The Severity of Construction Zone Accidents - Echoed by Stories in the News

These statistics are reiterated by new stories across North America. In North Vancouver, over the Easter long weekend, a construction flagger controlling traffic in the busy Deep Cove neighbourhood was hit by a vehicle during a potential road rage incident. Witnesses reported that the driver of a Nissan SUV refused to follow the flagger’s directions, “inching forward in an intimidating way” before eventually striking the flagger’s leg. The flagger was later treated in the hospital. This isn’t an isolated incident. In Bridport, Vermont, a construction flagger was hospitalized after being hit by a pickup truck on Vermont Route 125. Police say a 75-year-old man was driving east around 2:20 p.m. when he struck the flagger, 30-year-old Connor Joy, who was working at the time. In Paducah, Kentucky, a Transportation Cabinet employee was injured in a road work accident. A construction flagger had stopped traffic on KY 994/Old Mayfield Road in McCracken County when a driver disobeyed the flagger’s stop sign and hit the flagger while attempting to drive through the closed work zone. Although no charges were filed, the driver could have been cited for running a stop sign and endangering the workers. While the construction flaggers in the above cases for the most part sustained minor injuries, not all are as fortunate. In Jefferson County, Colorado, a woman working flag operations on Route 340 South was killed in April when another driver allegedly drove around a vehicle that had stopped in the work zone and ran over her. A few months ago in San Antonio, another construction flagger, too, was killed by a vehicle. The 63-year-old flagger was struck while attempting to block the roadway. The incident is still under investigation, but it’s alleged that the vehicle was travelling southbound on Schertz Parkway when the driver failed to observe the flagger until the collision occurred.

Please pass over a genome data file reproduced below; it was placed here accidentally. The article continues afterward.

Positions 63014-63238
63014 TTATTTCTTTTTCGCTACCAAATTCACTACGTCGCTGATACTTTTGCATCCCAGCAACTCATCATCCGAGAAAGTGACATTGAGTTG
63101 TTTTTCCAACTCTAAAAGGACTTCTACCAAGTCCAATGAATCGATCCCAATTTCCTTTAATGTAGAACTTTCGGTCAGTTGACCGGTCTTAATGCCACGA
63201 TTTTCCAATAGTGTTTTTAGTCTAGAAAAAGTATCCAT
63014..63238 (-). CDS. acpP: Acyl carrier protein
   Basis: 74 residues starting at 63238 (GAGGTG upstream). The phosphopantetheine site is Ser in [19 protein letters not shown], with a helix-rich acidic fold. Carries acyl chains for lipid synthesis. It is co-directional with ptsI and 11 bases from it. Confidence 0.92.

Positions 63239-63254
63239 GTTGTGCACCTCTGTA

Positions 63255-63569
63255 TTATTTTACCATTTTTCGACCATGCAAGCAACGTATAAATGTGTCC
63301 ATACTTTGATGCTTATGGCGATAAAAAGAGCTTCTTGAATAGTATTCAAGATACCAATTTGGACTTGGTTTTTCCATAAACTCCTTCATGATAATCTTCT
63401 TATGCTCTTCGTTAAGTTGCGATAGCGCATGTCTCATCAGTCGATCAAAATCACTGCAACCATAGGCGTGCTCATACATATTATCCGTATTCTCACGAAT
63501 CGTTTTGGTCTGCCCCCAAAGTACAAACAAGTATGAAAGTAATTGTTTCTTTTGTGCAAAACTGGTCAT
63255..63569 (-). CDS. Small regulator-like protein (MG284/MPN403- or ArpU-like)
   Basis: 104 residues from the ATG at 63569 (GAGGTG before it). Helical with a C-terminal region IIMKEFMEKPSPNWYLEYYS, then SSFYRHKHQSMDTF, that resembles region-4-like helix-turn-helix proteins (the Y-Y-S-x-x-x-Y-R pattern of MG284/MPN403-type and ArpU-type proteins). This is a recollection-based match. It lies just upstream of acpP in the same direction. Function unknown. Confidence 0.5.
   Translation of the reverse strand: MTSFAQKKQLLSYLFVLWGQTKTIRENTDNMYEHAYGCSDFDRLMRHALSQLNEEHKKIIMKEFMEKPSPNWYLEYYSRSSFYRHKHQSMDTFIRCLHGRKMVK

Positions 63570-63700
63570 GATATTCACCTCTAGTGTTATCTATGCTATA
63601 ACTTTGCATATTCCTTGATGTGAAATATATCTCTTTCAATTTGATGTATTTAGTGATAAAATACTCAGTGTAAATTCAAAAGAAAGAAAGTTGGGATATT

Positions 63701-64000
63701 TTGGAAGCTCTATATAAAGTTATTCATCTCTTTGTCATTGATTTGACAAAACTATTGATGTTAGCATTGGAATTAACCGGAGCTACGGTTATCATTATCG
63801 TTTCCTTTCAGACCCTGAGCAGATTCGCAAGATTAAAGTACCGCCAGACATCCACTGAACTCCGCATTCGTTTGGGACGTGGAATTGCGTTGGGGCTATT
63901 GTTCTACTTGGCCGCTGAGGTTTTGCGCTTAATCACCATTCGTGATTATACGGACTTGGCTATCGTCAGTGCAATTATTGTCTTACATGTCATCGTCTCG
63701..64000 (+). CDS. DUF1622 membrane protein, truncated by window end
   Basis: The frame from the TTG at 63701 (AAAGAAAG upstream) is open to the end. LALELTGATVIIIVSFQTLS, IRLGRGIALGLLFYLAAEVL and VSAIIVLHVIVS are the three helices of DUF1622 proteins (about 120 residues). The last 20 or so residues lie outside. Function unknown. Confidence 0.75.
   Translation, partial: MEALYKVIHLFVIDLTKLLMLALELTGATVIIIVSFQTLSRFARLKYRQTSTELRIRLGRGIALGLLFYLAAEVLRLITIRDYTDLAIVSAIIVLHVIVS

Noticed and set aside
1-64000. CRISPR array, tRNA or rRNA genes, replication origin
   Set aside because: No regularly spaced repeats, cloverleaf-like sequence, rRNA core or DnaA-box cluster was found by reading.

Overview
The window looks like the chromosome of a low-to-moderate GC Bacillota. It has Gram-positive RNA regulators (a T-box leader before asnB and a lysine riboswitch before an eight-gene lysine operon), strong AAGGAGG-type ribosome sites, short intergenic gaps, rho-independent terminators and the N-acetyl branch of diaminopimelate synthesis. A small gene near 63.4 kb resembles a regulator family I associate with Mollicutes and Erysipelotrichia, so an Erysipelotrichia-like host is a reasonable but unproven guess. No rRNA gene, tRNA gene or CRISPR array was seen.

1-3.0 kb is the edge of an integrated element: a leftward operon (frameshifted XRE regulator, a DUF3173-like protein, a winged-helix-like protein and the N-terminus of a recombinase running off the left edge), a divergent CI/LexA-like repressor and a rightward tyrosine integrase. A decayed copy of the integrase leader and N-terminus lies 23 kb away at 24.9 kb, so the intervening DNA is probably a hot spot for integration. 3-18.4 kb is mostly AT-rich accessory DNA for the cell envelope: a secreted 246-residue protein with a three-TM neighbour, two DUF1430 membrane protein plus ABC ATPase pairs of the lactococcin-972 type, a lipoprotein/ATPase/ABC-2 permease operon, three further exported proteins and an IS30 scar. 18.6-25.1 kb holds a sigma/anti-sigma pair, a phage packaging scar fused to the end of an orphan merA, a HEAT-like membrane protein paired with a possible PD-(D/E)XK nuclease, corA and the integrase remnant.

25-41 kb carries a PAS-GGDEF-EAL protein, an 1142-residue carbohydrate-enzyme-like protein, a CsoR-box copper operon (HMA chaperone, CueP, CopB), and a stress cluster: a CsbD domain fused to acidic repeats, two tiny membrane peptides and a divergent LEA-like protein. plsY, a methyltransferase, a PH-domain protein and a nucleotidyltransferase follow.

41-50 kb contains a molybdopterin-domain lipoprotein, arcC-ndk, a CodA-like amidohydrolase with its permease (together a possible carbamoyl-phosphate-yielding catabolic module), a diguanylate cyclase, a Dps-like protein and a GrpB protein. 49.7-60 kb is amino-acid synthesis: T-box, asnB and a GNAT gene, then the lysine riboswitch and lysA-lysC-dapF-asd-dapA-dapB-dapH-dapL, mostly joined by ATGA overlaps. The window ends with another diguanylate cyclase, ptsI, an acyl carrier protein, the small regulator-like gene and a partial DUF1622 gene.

Solutions to Work Zone Safety